Now remember, you were asked to lead a revival campaign. The pastor needs you to do just that. He may have exhausted his ideas. You must initiate these things because you are the revivalist! With the pastor, lead the congregation to revival!

2 .Youth Evangelism. Every concerned pastor has his eye on the youth. Getting that bunch involved in church is something be has interest in. However, many pastors are out of touch with their youth. They do not understand them. They have forgotten the needs that young people have. But there is so much potential with youth work. So here again, you are the key!

Youth have a need for something that is theirs, so why not devote Friday, Saturday, and Sunday of one week to a Youth Crusade? Do it i.rp right! Special songs and trios for the youth are a must. Get them together for youth prayer meetings. Have them print up‘- some fliers and put them on cars at the football game. Plan a street meeting. Get the youth excited about living for God. Let them know they are a vital part of the church. They have 50 to offer. Make friends with the youth and give them a contact with the adult world. if you will be their friend, they will follow your example and do what you ask them to do! But you have to lead.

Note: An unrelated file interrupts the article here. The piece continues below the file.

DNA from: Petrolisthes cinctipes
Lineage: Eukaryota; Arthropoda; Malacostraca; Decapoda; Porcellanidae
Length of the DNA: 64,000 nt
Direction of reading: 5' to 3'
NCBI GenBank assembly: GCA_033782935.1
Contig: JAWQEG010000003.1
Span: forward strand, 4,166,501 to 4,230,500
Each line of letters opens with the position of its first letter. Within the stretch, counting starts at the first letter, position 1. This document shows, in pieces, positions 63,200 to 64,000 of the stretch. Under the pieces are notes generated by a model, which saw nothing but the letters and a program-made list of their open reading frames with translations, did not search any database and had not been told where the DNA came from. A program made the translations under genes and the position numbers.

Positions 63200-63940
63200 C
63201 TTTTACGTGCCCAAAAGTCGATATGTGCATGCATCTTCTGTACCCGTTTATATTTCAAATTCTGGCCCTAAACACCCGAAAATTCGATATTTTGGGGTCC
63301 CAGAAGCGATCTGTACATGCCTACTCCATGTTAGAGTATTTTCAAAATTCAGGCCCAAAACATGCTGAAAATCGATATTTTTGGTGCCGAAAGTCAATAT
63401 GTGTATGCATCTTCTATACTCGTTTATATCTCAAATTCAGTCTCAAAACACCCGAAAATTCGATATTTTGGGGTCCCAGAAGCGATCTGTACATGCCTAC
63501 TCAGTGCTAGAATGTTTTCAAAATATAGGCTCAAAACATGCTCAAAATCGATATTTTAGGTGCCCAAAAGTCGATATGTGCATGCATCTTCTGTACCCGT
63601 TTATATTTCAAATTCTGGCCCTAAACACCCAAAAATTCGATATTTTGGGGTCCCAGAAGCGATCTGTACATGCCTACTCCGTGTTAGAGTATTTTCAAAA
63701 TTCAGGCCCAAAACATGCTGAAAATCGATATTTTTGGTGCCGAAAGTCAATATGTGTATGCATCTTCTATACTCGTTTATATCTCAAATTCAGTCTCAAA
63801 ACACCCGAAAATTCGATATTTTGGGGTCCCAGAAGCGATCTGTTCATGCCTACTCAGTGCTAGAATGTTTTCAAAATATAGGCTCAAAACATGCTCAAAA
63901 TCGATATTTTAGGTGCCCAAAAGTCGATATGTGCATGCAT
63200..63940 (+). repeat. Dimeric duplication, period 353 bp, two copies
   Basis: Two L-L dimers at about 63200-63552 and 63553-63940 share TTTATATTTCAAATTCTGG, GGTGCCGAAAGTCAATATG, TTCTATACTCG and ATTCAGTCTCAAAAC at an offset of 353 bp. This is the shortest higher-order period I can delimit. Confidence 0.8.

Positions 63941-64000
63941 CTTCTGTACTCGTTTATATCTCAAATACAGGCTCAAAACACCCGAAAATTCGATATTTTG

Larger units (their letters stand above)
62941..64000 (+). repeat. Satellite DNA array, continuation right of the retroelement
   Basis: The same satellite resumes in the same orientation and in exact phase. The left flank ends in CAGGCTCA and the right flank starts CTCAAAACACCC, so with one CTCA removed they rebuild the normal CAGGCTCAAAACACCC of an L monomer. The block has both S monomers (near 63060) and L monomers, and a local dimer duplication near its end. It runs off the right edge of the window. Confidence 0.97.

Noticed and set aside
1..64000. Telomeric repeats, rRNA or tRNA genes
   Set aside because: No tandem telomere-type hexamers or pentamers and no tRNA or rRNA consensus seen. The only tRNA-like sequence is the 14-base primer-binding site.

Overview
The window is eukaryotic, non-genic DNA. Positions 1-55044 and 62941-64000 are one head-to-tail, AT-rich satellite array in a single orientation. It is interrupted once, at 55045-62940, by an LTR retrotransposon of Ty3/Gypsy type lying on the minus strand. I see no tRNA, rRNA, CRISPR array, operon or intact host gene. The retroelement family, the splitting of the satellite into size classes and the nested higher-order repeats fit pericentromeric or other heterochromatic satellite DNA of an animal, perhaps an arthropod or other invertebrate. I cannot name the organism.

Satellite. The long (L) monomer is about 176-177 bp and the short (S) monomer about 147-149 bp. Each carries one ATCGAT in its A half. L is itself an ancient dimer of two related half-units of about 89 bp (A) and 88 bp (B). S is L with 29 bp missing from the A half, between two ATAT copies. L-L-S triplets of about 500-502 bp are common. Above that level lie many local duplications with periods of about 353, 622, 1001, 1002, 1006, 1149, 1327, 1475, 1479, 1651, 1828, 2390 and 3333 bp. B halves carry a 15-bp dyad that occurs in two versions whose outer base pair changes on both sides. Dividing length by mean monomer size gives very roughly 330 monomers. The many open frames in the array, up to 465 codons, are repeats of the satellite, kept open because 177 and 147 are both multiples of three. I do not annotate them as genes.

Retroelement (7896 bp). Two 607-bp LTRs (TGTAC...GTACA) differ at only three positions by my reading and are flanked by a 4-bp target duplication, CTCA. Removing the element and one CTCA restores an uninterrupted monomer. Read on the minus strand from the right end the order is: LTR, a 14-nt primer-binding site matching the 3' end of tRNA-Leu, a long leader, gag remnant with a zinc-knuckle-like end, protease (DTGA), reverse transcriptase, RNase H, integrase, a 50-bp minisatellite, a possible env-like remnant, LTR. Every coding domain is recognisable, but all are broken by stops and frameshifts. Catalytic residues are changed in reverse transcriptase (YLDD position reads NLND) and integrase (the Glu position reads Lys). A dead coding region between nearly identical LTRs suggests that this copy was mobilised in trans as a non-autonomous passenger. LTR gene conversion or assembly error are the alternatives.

3. Bus Ministry. Bus ministry is an important ministry to the neglected of our cities. For those who have no means of transportation to and from church, it is a lifesaver, it touches the homes of many adults and children with the gospel light.

Right now there is a lull in bus work, but in time that will change. it can be an effective part of a church’s outreach; it lets the community realize that “the gospel is preached to the poor.”

It takes a lot of motivation and excitement to keep a bus route active. You can be such a help here. Any promotion you are acquainted with can be introduced by a new voice with a greater in excitement and love for those kids are the keys to bus work. You could initiate a home Bible study program into each bus student’s home. The sky is the limit!

4. Outreach and Follow-UP’. As we survey the needs and 05 in the church, we cannot help but see the need for follow-up, a badly neglected area of supreme importance. Here we are in revival. Our prospects are coming to service. We preach, convictiofl5 falls, but some are afraid to come forward. We pull for them but do not quite get them to respond. We busy ourselves in the altar with seekers. Then we lift our heads to see prospect leave.

Nobody has his name; no one knows where he liyes; and that is the last contact he has with the church. We rely totally on that person to bring himself back to God, tearing away from Satan’s claws.

The new convert gets a great experience, but now where does he go? How can he learn the basics of the Christian life until he can stand on his own two feet?